The concept of locking of intramedullary nail has overcome these difficulties and subsequent long-term experience has shown that interlocking intramedullary nailing is to date the best answer for unstable femoral shaft fractures.
Intramedullary nail is a load sharing device and biomechanically an axial fixation of bone which is very important in weight bearing bones. It resists bending and shearing forces and rotational forces and allows axial compressive forces important for early union of fracture.
This highlights the fact that fractures of shaft of femur are common in relatively younger age group leading to major disability in terms of loss of working man hours. In our study the age varied from 20 to 75 years with mean age of 28 years. 79% of patients in our series in 20 to 40 years age group. Subsequently leading of major disability in terms of loss of working man-hours, the patient being in ‘productive’ age group.
In our series 55% of fractures were comminute these shows that the no. of fractures that we have treated is at par with other series. This high incidence of comminution stresses upon severity of initial trauma and the need for stable fixation. In such type of comminution statically locked nail is preferred over K-nail because such type of fractures required more rotational stability than transverse type of fractures.
In Bansal series there were less no. of comminute fractures than others and our series was at par with Sojbjerg  series (Table 7) concluded that static interlocking of intramedullary nails in femoral shaft fractures does not appreciably inhibit the process of healing of the fracture Attal et al. . The optimal time for nailing of closed femoral diaphyseal fracture has been suggested by Brumback et al.  as 7–10 days for elective cases and immediately for patients with polytrauma, to allow prompt mobilization.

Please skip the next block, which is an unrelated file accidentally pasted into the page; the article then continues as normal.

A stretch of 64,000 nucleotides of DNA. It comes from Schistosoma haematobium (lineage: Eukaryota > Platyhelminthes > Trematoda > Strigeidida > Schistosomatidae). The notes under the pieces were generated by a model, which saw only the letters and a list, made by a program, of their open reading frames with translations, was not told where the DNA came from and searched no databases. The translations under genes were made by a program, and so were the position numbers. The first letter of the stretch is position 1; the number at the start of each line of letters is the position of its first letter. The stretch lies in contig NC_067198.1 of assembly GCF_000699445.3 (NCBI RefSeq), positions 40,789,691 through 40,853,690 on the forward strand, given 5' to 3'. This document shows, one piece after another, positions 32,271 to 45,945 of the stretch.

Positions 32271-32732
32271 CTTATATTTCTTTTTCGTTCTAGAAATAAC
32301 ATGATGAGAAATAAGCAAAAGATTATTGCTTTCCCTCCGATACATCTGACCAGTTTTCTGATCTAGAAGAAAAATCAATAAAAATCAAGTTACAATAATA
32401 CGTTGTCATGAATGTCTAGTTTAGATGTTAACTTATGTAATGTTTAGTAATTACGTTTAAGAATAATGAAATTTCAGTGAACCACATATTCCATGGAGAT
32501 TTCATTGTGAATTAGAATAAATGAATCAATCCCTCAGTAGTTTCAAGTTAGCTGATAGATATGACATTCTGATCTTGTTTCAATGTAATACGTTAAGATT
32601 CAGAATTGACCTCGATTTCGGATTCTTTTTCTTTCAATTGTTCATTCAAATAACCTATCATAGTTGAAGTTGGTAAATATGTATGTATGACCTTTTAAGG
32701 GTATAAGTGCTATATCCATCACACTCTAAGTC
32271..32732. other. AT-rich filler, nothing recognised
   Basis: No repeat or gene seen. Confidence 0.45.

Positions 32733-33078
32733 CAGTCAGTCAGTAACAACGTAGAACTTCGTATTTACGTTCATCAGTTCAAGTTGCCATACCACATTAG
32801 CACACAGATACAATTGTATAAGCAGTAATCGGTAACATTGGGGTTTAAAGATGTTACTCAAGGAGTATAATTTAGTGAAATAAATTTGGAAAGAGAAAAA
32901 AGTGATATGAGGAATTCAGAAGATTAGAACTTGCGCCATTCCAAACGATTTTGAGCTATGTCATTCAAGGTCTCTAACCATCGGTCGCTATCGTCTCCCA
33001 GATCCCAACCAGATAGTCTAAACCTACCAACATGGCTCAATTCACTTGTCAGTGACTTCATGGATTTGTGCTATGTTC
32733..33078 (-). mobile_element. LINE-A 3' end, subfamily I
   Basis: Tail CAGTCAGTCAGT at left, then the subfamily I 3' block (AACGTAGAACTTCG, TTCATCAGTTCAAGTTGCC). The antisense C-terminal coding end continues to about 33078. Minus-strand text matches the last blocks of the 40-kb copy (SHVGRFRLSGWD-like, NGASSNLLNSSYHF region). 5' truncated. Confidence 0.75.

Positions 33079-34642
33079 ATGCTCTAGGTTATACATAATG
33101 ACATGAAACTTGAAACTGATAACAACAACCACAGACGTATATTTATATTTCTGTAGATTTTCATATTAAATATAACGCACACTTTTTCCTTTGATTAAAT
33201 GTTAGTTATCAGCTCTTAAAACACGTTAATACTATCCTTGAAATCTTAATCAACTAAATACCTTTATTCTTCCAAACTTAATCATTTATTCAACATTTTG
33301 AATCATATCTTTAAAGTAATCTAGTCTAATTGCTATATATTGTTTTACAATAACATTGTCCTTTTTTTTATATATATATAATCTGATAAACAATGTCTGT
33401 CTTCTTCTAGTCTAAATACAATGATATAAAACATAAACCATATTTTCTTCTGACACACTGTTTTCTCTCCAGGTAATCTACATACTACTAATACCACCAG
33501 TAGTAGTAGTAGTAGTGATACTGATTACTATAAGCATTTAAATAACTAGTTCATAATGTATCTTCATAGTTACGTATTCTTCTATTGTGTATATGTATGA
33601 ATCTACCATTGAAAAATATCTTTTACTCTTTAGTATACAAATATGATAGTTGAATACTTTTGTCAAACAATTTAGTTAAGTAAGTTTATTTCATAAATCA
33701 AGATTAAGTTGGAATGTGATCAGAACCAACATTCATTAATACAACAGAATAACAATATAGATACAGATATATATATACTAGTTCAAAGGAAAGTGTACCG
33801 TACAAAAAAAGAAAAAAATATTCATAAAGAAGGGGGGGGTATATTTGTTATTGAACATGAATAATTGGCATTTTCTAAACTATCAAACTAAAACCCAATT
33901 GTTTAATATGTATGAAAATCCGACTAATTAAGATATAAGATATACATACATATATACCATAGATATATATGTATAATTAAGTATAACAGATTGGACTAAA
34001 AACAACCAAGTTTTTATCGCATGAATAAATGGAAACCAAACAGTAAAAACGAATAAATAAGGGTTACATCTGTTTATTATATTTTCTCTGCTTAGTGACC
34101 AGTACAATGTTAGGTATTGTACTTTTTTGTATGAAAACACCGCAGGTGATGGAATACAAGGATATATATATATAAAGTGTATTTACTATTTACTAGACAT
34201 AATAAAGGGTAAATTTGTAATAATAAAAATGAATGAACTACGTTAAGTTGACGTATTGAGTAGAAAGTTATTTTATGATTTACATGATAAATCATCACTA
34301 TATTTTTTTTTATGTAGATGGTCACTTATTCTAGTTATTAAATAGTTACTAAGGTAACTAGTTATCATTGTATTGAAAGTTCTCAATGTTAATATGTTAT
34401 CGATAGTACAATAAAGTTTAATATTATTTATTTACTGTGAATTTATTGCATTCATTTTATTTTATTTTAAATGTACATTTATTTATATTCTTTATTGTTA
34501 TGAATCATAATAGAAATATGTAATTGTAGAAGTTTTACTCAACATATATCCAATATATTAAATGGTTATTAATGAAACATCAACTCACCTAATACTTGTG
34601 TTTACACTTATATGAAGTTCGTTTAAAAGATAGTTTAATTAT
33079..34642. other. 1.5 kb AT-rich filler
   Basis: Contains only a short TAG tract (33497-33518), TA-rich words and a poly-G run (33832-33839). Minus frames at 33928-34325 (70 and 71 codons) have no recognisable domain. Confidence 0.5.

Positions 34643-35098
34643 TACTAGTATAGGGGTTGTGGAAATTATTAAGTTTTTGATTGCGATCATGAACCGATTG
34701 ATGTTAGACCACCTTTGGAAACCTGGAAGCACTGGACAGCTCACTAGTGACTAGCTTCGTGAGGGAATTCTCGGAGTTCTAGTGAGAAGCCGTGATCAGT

|R. Brumback et al. ||Grosee & Kempf||Pati al. ||Sojbjerg et al. ||Present Series|
|Union rate||85 (87)||47 (52)||88 (90)||37 (37)||34 (37)|
|Union time (in weeks)||19||18||24||20||22|
|Knee movement restriction<15o||0||3||15||3||2|
Table 7: Comparison of results of different study. (We have compared our results with available literature in parameters selected by almost all authors).
We believe that unprotected full weight bearing should not be started before radiological union is present as it may lead to problem of implant failure because locked intra-medullary nail is a load-bearing device and particularly high stresses pass through distal locking screw (Particularly in type IV fractures) which usually bend and break as a result of stresses.
We had allowed weight bearing at 6 weeks on an average after noting definite signs of callus on x-ray. Our results are at par with Bansal et al.
 and better than Christi’s series. The early weight bearing in Brumback series (Table 7) was because of more no. of transverse and short oblique fractures.
32 out of 37 patients i.e. 87% there was no restriction of hip movements. Out of 5 patients with restricted hip range of movement 2 has non-union 1 patients has protruding nail tip at pyriformis fossa of 1cm, and 2 patients has restricted hip range of motion because of previous K-nailing. So, all the patients which we have operated primarily have very good hip range of movement. Which is at par with most of the studies both Indian and Western.